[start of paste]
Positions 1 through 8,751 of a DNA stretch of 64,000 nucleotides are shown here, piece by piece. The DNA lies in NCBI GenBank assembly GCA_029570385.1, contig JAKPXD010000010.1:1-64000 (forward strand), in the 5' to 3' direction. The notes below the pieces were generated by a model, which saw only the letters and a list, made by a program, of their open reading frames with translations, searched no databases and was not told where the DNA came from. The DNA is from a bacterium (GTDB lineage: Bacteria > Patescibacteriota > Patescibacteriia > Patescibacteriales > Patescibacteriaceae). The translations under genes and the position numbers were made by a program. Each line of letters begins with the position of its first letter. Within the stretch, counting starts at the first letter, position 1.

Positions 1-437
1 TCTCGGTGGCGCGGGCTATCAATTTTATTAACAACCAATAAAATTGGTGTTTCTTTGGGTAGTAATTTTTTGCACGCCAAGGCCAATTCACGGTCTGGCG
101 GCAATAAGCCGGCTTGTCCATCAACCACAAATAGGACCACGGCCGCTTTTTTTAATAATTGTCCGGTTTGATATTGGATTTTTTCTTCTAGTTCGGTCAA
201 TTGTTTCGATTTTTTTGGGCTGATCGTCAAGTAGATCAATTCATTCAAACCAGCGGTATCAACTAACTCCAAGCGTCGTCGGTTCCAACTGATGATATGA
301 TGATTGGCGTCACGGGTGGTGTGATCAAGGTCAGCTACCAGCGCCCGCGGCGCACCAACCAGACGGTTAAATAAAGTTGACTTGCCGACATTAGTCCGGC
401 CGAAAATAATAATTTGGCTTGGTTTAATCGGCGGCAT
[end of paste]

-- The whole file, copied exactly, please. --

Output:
Positions 1 through 8,751 of a DNA stretch of 64,000 nucleotides are shown here, piece by piece. The DNA lies in NCBI GenBank assembly GCA_029570385.1, contig JAKPXD010000010.1:1-64000 (forward strand), in the 5' to 3' direction. The notes below the pieces were generated by a model, which saw only the letters and a list, made by a program, of their open reading frames with translations, searched no databases and was not told where the DNA came from. The DNA is from a bacterium (GTDB lineage: Bacteria > Patescibacteriota > Patescibacteriia > Patescibacteriales > Patescibacteriaceae). The translations under genes and the position numbers were made by a program. Each line of letters begins with the position of its first letter. Within the stretch, counting starts at the first letter, position 1.

Positions 1-437
1 TCTCGGTGGCGCGGGCTATCAATTTTATTAACAACCAATAAAATTGGTGTTTCTTTGGGTAGTAATTTTTTGCACGCCAAGGCCAATTCACGGTCTGGCG
101 GCAATAAGCCGGCTTGTCCATCAACCACAAATAGGACCACGGCCGCTTTTTTTAATAATTGTCCGGTTTGATATTGGATTTTTTCTTCTAGTTCGGTCAA
201 TTGTTTCGATTTTTTTGGGCTGATCGTCAAGTAGATCAATTCATTCAAACCAGCGGTATCAACTAACTCCAAGCGTCGTCGGTTCCAACTGATGATATGA
301 TGATTGGCGTCACGGGTGGTGTGATCAAGGTCAGCTACCAGCGCCCGCGGCGCACCAACCAGACGGTTAAATAAAGTTGACTTGCCGACATTAGTCCGGC
401 CGAAAATAATAATTTGGCTTGGTTTAATCGGCGGCAT